Supreme Court hears arguments on Voting Rights Act
4th March 2013 · 0 Comments
By Michael Patrick Welch
On Wednesday February 27, the United States Supreme Court began hearing the case of Shelby County v. Holder, a lawsuit claiming that Section 5 of the Voting Rights act is unconstitutional. For the purpose of curbing racially motivated voter discrimination, Section 5 currently disallows select states, counties and townships from changing any aspect of their voting procedures without first gaining the approval of either the attorney general or a three-judge Federal District Court.
Though a final decision in the case could be months away, the SCOTUS blog reported that last week’s oral argument portion of the proceedings foreshadowed the demise of Section 5, and predicted a five-to-four vote along partisan lines.
Designed to stop discrimination before it occurs, Section 5’s success is thus measured in what has not occurred—making it easy for some to claim that the law has worked, and is no longer needed. Last week, the Supreme Court’s blog quoted Justice Elena Kagan as having boiled the Shelby case down to a single question: “Who gets to decide when the problem of racial discrimination in voting is solved?”
The Voting Rights Act was first passed after “Bloody Sunday” in 1965, when dozens of voting rights protesters were beaten by police officers and hospitalized while attempting to march from Selma to Montgomery, Alabama. First authorized as a five-year-long temporary legislation in 1965, the Voting Rights Act has been upheld eight times from 1965 to 2012, and in 2006 was reauthorized for another 25 years. The law is widely considered one of the most successful in civil rights history.
A state’s eligibility for Section 5 is determined by a formula outlined in Section 4. The formula’s first part takes into account whether the state or political subdivision in question has a history of attempting to restrict minorities’ ability to register and vote. The Director of the Census must then also determine whether at least 50 percent of eligible voters are registered, and whether at least 50 percent of voting-age citizens voted in the last presidential election.
For now, Section 5 limits Alabama, Alaska, Arizona, Georgia, Louisiana, Mississippi, South Carolina, Texas and Virginia, plus select counties in California, Florida, New York and North Carolina and South Dakota, and townships in both Michigan and New Hampshire.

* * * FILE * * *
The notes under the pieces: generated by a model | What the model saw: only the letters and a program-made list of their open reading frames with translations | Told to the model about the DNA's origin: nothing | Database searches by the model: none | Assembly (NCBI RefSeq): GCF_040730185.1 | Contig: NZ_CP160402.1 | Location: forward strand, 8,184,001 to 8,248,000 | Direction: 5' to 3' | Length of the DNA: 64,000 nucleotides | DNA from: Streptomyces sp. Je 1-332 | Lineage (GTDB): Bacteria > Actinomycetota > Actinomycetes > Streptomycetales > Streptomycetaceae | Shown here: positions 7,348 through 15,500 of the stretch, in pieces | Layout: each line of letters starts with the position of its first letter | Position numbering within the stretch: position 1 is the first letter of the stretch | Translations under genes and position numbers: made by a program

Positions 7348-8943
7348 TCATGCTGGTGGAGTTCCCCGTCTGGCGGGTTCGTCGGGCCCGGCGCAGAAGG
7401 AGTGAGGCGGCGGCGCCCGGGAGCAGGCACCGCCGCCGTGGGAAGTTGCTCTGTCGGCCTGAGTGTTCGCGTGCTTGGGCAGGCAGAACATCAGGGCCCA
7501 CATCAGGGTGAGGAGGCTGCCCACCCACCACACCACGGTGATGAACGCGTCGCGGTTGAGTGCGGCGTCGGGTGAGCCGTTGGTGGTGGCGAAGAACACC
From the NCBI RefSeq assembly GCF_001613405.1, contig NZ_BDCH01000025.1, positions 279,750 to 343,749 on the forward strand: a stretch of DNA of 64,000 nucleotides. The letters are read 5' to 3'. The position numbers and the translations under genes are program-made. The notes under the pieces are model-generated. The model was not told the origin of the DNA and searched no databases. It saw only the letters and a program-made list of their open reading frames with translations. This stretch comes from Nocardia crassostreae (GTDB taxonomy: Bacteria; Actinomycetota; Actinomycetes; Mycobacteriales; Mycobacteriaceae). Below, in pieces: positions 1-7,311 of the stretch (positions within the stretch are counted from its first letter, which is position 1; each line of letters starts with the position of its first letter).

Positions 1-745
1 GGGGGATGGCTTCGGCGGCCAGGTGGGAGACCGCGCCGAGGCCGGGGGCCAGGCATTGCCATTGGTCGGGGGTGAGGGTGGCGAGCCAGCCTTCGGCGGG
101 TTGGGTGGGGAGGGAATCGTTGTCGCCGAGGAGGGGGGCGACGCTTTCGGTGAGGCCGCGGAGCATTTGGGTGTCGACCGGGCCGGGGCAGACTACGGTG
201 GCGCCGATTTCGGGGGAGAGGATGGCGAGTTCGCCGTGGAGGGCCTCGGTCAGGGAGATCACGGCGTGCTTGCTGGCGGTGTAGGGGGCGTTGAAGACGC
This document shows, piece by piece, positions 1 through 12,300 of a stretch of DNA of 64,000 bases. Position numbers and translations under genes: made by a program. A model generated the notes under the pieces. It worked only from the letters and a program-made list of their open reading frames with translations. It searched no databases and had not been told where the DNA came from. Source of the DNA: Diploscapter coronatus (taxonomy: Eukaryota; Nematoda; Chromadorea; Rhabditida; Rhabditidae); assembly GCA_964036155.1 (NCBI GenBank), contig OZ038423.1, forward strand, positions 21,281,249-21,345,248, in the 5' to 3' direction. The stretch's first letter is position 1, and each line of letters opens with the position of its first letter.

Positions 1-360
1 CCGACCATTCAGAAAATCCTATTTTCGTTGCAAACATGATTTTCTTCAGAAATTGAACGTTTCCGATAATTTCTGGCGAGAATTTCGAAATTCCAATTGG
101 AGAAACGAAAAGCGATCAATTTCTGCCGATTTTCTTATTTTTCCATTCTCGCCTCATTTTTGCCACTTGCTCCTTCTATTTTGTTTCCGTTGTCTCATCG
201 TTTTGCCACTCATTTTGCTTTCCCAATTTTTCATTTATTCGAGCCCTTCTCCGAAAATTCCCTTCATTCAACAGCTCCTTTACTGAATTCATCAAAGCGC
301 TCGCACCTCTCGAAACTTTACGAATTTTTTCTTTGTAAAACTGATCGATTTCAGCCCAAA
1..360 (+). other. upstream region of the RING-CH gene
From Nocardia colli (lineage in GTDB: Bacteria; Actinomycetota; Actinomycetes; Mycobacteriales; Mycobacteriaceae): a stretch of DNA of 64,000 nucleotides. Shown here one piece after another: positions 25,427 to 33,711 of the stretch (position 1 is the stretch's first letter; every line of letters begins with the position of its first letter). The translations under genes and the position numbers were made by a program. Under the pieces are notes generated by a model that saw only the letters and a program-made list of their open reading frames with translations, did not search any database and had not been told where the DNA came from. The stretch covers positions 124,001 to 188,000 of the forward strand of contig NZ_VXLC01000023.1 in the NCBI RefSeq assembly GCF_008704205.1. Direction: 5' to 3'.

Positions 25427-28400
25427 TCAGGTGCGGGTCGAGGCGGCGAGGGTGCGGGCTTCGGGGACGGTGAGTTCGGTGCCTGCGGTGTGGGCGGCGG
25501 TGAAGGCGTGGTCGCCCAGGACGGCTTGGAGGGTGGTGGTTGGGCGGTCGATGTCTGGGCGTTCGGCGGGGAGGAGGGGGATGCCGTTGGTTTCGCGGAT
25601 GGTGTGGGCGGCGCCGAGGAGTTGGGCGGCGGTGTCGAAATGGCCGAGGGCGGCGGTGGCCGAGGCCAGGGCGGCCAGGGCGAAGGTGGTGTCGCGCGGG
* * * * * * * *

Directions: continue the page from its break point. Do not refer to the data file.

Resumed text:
Despite Section 5, in 2008 the city of Calera in Shelby County independently pulled a redistricting maneuver that broke up the county’s only majority-Black district. The City Council election that followed resulted in the defeat of Ernest Montgomery, the Council’s only African American. A challenge from the Department of Justice helped Montgomery retain his seat. It was then that Shelby filed its suit.
Jurisdictions that have complied with the Voting Rights Act for 10 years are eligible to become exempt from Section 5. Since 2009, all 127 jurisdictions that have applied to leave Section 5 coverage have been approved. But because of 2008’s uncleared redistricting, Shelby is ineligible for a bailout. So instead, Shelby County is seeking to disprove the law’s constitutionality which, if accomplished, would wipe it from the books completely, and free every jurisdiction over which it presides.
The election of the first African American to the White House in 2008 sent the opposition scrambling for ways to lower minority turnout at the polls. Leading up to the 2012 election, several jurisdictions enacted or attempted to enact new restrictive voter ID laws, redistrict, and make last-minute changes to voting locations and hours. Attorney General Eric Holder has been quoted as saying that over the past two years, at least 10 lawsuits have been filed arguing against Section 5; more cases than in any period since it was instituted.
Despite the media’s bleak assessment of yesterday’s trial, Scott Simpson of the Leadership Conference on Civil and Human Rights says, “We are still confident about our argument. The facts haven’t changed at all and we have good legal precedent. For Alabama to decide they want to set the curve for the nation, it just doesn’t make sense at all.”
This article originally published in the March 4, 2013 print edition of The Louisiana Weekly newspaper.